Copyright Law for Writers, Editors and Publishers

by Gillian Davies* in association with Ian Bloom, Ross & Craig Solicitors, (A & C Black, 2011): 144pp, £14.99 (pbk), ISBN 978 1 4081 2814 5.

Reviewed by Laura Hicks

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According to both front and back covers, this book is in the series 'essential guides … [sic]', but as this information does not appear on either the title page or the imprint page I have not included it in the title. It is a companion to Davies's Copyright Law for Artists, Photographers and Designers, the cover of which carries the same details, so possibly more such titles can be expected.

Nothing in copyright is clear

Having had a good deal to do with various aspects of copyright during my career, and thus knowing what a minefield it is, I opened this book by a legal editor with 16 years' experience with high expectations. And in many ways it doesn't disappoint.

After making it clear that, basically, nothing in copyright is clear, Davies embarks on 20 chapters of information, illustrated where appropriate with case law. Her analyses of the various problems and her commentaries on the cases are mainly clear and concise, emphasising the main points well, and there are useful footnotes given under the heading 'Information Bank'.

'Do I need permission?'

For editors, among the most valuable parts of the book will probably be the definitions and explanations of the various forms of copyright in the Introduction. Chapter 7 – 'Quoting/Extracts' – is essential reading for anyone faced with the 'Do I need permission?' problem. As Davies says, '… The point about copyright law is that you are supposed to ask for permission to use something that someone else created first.' In the chapter 'Substantive Copying' there's a brief but important paragraph on 'the role of desk and copy-editors', discussing the implications if, in cases alleging infringement of copyright, publishers cannot demonstrate that they have either checked the copyright position or attempted to obtain permissions.

Following on from this, 'Orphan Works' is a chapter devoted to using material from a source that no longer exists, or for which the copyright owner can't be found, or whose copyright owner doesn't respond to requests. In 'Other Very Interesting Bits and Bobs', Davies discusses the copyright applying to edited works, or 'compilations' – anthologies, tables and indexes – although unfortunately her thoughts on the last do not include the thorny topic of the 'moral right' of indexers not to have their work amended pre-publication.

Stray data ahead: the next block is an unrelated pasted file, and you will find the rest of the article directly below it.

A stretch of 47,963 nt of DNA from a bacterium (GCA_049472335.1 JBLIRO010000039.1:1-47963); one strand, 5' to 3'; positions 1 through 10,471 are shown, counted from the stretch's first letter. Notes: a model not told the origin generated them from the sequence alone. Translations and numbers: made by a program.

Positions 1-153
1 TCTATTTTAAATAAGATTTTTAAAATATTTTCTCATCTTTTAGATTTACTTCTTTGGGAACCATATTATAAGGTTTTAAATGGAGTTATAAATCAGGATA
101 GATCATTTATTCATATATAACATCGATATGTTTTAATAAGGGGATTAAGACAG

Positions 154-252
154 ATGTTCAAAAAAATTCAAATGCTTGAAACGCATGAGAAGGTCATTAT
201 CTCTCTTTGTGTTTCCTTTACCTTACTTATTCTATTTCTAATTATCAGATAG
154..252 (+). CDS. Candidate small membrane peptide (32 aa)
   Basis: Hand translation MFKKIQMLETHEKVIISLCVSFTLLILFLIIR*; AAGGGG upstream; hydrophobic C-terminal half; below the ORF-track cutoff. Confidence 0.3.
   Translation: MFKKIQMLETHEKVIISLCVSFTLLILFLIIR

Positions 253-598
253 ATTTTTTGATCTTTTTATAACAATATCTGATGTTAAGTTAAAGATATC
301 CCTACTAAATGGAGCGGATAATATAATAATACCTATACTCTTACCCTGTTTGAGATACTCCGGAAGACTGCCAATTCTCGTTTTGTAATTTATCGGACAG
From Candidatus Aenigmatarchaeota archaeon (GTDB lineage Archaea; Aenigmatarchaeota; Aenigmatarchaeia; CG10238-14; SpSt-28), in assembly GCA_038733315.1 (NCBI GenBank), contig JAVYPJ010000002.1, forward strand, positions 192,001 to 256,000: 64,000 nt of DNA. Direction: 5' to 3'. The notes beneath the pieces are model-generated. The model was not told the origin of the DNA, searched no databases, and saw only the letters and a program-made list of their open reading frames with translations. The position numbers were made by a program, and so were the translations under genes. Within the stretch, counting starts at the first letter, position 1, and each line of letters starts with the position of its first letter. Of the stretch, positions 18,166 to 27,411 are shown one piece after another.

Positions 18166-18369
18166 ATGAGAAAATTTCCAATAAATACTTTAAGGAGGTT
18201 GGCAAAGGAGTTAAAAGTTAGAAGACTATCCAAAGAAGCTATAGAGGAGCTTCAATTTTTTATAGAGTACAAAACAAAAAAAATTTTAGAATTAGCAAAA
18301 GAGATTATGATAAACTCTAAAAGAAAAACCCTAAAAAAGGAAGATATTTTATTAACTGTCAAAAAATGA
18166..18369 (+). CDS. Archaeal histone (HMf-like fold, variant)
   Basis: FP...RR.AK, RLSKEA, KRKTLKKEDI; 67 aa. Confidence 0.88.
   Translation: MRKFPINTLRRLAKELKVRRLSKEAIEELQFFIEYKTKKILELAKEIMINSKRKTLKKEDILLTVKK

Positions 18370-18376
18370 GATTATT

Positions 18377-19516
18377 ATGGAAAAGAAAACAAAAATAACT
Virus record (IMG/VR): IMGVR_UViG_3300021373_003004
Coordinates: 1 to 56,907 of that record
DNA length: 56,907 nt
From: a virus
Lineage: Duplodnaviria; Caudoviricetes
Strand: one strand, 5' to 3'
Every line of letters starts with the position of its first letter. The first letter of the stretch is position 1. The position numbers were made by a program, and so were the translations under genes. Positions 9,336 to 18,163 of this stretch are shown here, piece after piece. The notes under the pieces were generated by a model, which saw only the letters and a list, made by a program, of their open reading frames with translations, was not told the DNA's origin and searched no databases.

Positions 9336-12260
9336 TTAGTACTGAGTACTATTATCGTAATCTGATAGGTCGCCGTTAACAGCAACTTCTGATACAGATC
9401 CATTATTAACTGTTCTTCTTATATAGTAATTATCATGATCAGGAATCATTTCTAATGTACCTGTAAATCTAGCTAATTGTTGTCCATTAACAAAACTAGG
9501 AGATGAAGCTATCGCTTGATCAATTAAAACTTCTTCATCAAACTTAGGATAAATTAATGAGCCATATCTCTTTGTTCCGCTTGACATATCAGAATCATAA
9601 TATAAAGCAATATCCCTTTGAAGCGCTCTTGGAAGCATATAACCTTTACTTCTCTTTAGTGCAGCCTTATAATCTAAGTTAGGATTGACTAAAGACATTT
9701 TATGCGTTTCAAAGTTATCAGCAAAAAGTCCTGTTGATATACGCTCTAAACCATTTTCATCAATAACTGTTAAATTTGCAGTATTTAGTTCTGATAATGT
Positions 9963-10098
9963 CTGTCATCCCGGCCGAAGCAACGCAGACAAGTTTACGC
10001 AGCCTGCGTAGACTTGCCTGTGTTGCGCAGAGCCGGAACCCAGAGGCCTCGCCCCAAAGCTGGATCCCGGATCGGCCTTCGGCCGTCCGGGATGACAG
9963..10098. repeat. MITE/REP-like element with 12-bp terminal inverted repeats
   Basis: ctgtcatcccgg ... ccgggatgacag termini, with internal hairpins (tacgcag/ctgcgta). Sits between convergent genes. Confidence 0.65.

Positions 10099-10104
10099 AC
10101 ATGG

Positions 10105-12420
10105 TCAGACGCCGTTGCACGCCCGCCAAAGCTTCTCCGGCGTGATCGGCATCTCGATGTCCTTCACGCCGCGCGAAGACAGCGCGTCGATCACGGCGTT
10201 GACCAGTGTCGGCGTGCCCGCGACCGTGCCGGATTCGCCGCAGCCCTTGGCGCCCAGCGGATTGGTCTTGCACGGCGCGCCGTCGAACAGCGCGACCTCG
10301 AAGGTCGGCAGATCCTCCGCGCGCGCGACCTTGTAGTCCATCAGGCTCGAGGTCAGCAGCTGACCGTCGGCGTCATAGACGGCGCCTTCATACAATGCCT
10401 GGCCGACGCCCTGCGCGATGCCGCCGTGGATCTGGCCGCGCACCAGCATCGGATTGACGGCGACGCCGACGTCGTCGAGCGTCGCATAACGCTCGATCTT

Two of the chapters by the solicitor Ian Bloom, 'Libel and Privacy' and 'Plagiarism', will probably be of most use to those involved with editing for self-publishers. His final chapter – 'The Death of Copyright?' – is a fascinating discussion of the impact of the internet on copyright legislation. Bloom's Appendix 1 discusses copyright in publishing contracts, which might well be a useful reference for those who are asked for advice by would-be authors. Appendices 2 and 3 illustrate, respectively, a sample imprint page and a sample permissions request form.

Layout, style, index and proofreading

So, if this is such a useful book, why am I not lauding it to the skies? First, I found the layout off-putting. Because much use is made of marginal notes and 'pull quotes', the main text on the verso is set so far into the page that there is almost no right margin, which makes it quite hard to read a complete sentence without forcing the spine back. In addition, the use of semi-glossy paper makes the type reflect in artificial light.

Second, Davies's style grates – at least, for me it does. In the Preface she writes: 'Some may feel I am a bit flippant at times. I plead guilty-ish. That is my style …' It isn't mine, and so I found that her approach detracted from the value of what she was explaining. Others may love it!

Third, the index is very poor, possibly because only one page has been allowed for it. It's a straight sequence, with no separating initial letters and no differentiation in the layout between subheadings and turn-overs. The skimpiness of the coverage is illustrated by there being no entry for 'indexes'.

Finally, the book may have been copy-edited but it appears that no proofreader has been near it. The grammar in places is incorrect, the punctuation is random, and the first typo to leap out at me was 'miniscule'. Anyone who can get past all these distractions will find the book extremely useful!

*The author includes a disclaimer explaining that she is not the barrister Gillian Davies who edits Copinger & Skone James on Copyright, the copyright lawyer's bible. The distinction is, as readers will discover, an important one.

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